On 5 May 1958, the then Secretary of Justice Jesus G. Barrera, pursuant to Section 1679 of the Revised Administrative Code, appointed respondent Provincial Fiscal of Bukidnon Himerio B. Garcia as Acting Provincial Fiscal of Sulu in the investigation and prosecution, if warranted, of the death of Board Member Akuk Sangkula and others; whereupon, respondent Acting Provincial Fiscal Garcia conducted another preliminary investigation, and thereafter filed two (2) informations in the court of first instance, the first, dated 14 August 1958, against Salip Anual and Marajuki Kissai for double murder with multiple frustrated murder, and the second, on 15 August 1958, against the herein two petitioners, as principals by induction of the crime charged in the first information. At the bottom of this second information was a verified certification by the respondent fiscal that he had "conducted the proper preliminary investigations of the above-entitled case under the provisions of Republic Act No. 732, having examined the witnesses under oath, and that there is reasonable ground to believe that the accused committed the crime charged". Judge Marave thenceforth ordered the arrest of the herein two (2) petitioners, and, upon Abubakar's filing of a bond, ordered his release.

It appears on record, and it has not been contradicted, that on 24 May 1958 Attys. Rasul and Amin, two lawyers of the accused, addressed a communication to the respondent fiscal requesting that they be given the opportunity to be present and to submit evidence during the investigation that the letter would conduct. On 2 June 1958, said counsel appeared at the preliminary investigation, and expressed their conformity thereto.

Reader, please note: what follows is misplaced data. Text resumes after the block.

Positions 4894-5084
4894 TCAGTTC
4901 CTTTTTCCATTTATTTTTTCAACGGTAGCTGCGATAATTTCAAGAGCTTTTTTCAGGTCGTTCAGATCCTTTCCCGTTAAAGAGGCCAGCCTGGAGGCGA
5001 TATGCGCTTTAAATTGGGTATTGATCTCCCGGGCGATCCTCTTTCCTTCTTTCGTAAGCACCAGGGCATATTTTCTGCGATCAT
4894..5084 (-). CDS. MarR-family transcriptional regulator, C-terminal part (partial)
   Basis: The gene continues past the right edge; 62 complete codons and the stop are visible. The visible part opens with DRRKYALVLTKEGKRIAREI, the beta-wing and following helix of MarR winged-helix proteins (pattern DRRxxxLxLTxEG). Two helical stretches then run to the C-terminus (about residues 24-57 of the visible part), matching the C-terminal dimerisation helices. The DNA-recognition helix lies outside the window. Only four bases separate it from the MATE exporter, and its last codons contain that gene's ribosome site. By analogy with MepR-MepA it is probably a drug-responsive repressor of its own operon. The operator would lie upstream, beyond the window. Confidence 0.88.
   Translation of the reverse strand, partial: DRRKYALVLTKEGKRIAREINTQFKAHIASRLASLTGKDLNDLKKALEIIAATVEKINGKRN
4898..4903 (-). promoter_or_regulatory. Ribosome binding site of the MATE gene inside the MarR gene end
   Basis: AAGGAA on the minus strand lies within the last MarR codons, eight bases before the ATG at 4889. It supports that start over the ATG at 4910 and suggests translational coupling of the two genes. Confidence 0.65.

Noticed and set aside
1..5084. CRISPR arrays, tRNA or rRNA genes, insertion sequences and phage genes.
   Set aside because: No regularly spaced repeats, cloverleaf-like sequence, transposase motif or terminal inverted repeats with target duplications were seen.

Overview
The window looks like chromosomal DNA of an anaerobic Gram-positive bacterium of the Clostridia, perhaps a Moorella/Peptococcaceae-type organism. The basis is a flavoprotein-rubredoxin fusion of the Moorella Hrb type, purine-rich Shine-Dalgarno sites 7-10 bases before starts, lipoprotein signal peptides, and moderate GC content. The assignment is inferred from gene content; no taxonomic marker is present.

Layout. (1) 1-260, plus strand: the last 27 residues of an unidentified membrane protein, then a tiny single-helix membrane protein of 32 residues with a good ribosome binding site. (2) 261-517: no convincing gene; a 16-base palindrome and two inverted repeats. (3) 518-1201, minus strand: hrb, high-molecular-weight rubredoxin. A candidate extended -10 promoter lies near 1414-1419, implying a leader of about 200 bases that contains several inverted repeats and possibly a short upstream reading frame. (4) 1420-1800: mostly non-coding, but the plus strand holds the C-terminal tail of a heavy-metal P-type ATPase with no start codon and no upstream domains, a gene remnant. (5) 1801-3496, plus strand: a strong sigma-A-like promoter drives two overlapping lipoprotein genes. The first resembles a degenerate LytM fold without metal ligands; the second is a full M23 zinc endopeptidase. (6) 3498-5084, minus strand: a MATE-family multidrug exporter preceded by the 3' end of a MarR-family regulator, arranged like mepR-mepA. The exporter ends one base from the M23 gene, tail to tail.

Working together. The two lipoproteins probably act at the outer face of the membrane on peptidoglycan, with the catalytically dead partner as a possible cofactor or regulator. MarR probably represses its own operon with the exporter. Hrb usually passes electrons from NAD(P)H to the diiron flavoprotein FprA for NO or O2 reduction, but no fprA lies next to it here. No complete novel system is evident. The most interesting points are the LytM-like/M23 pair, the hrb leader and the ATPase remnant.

On 18 August 1958, herein petitioners filed a motion to quash, challenging the authority of the fiscal to file the information in the court of first instance under Republic Act 732, and claiming, as a consequence, lack of jurisdiction of the court. The trial court, in its orders of 25 November 1958 and 2 January 1959, referred to at the beginning of this opinion, denied the motion to quash and the subsequent motion for reconsideration. Not satisfied with the these orders, said accused filed the present petition with this Court.

The theory of the accused centers on the alleged lack of authority, under Republic Act No. 732, of the fiscal in filing the informations in the Court of First Instance of Sulu after the same case was dismissed by the justice of the peace in a preliminary investigation, and relies solely on a doctrine laid down in a decision of the Court of Appeals in the case entitled "People vs. Magbanua, et al.", No. 19844-R, promulgated on 14 February 1958.